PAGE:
[Light spoilers for the book]
Sometimes inspiration is very general; sometimes very specific.
In a previous post, I noted that the first full draft of The Racetrack Chronicle went out on December 1, 2016. In the pages of that draft, we find Maggie’s inamorato, David Wright, basically complete. But two weeks later, Travelers began airing in the United States, and Patrick Gilmore’s characterization of David Mailer swam into view.
And it changed everything, really.
So much so, in fact, that Gilmore’s mentioned by name on the “thanks” page. Right by James S.A. Corey, without whom I couldn’t have written the dang thing at all! What gives?
I wrote about Travelers after season one, so I won’t rehash those praises here. Suffice to say that it’s the best show on television at the moment, challenged only (in a different genre) by The Good Place. (I’d associate myself with Jason Snell’s comments on The Incomparable.) This post is about how Gilmore’s performance as David Mailer helped me bridge my “empathy gap” with David Wright and Maggie.
Here’s a window into how things work in my shop. Because I’m a fraud—that is, because I can’t actually just make things up, like wot proper writers do—the only way that I can write is to do what I think actors do: Fully-imagine fully-formed characters, get into their skin, develop Stockholm syndrome, and let them tell me what they think, how they feel, and what they say. Of course, actors go through that process after getting the script, whereas I’m doing it precisely in order to create the script. But you get the idea. There’s almost no line of dialogue in the book that I feel that ”Simon actual” “wrote”; I finessed, polished, and structured, but in substance, it’s all from the characters.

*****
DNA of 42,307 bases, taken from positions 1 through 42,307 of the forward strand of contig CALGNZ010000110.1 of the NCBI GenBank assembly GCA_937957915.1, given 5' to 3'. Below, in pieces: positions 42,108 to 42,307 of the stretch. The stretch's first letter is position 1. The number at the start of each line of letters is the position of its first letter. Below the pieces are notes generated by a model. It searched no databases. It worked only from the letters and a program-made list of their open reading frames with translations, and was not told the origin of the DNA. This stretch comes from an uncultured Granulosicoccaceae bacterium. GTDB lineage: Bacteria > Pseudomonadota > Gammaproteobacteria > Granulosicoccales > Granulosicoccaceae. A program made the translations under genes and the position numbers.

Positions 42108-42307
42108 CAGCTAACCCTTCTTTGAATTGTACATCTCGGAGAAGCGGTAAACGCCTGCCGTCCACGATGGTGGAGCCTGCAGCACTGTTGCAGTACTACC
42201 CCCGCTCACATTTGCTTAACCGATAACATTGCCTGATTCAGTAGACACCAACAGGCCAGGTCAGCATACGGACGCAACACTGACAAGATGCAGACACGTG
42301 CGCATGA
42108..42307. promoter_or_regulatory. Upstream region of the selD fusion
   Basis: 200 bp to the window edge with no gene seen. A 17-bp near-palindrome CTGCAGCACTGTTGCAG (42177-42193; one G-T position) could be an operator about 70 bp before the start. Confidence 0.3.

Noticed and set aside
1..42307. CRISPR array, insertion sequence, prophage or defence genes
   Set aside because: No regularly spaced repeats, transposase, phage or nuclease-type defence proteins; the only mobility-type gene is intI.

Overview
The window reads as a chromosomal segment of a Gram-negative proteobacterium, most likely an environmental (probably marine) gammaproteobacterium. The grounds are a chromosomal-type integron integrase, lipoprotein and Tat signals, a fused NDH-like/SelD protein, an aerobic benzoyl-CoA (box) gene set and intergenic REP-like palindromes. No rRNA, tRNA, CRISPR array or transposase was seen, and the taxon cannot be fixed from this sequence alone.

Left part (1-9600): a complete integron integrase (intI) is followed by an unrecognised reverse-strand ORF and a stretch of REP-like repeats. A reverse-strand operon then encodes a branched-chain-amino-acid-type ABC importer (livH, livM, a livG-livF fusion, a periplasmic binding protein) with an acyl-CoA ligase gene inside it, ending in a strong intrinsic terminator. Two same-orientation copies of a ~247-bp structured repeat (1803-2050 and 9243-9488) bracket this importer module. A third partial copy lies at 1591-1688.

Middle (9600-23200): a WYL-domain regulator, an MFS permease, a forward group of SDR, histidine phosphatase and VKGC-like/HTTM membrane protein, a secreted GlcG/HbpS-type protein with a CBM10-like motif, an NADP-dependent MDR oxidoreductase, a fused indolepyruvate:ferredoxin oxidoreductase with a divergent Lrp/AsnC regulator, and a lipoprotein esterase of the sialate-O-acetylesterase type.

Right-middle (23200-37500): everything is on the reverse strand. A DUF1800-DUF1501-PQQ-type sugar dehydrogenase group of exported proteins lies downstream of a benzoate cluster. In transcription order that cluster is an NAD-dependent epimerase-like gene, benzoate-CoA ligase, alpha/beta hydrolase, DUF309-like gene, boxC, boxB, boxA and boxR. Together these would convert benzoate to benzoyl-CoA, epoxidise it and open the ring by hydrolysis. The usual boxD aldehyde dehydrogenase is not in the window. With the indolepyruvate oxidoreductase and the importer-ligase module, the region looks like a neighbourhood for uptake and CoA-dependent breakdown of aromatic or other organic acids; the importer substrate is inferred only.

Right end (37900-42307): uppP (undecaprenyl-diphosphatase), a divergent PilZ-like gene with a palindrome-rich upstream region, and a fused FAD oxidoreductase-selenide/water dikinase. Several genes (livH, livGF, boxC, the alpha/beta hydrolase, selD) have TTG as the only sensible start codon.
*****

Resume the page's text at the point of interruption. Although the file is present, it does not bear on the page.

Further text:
(Especially Abigail. She routinely spouted things that made me blush and sputter “there’s no way that’s going in the book, Abi.” And then we’d fight, and she’d usually win because Jon frakkin’ Winokur kept sandbagging me, posting quotes about how writers need to be brave and just put the frakkin’ line in the frakkin’ book. “See?” Abi would cackle. Sometimes reprovingly, but mostly lecherously. But I digress.)
In the first round of drafts, inhabiting David Wright was fun but difficult. By contrast, inhabiting characters like, say, the COB or Jackson Spencer was just fun, and I understand better now what attracts people to acting. (Writing a couple of lines for Aaron Douglas’ Chief Tyrol was pure joy.) Inhabiting Abigail was fun and difficult in equal parts; she gets some of her traits from me, her self-loathing, misandry, and overcompensation, for example. David was tougher because the stakes were higher: I’m not like any of those characters, so writing any of them required an act of empathy. But David was central to Maggie’s character-arc. He, more than any character save Abigail and Maggie herself, had to work; had to not just scan (as he did in the pre-Mailer 12/1 draft), but feel right.
Inhabiting Maggie was usually painful, but—because she’s the primary character, the person with whom I always identified in the first instance, of whose personality and background I had the strongest impression, and in whom I was the most invested—it was never hard. With one exception: David.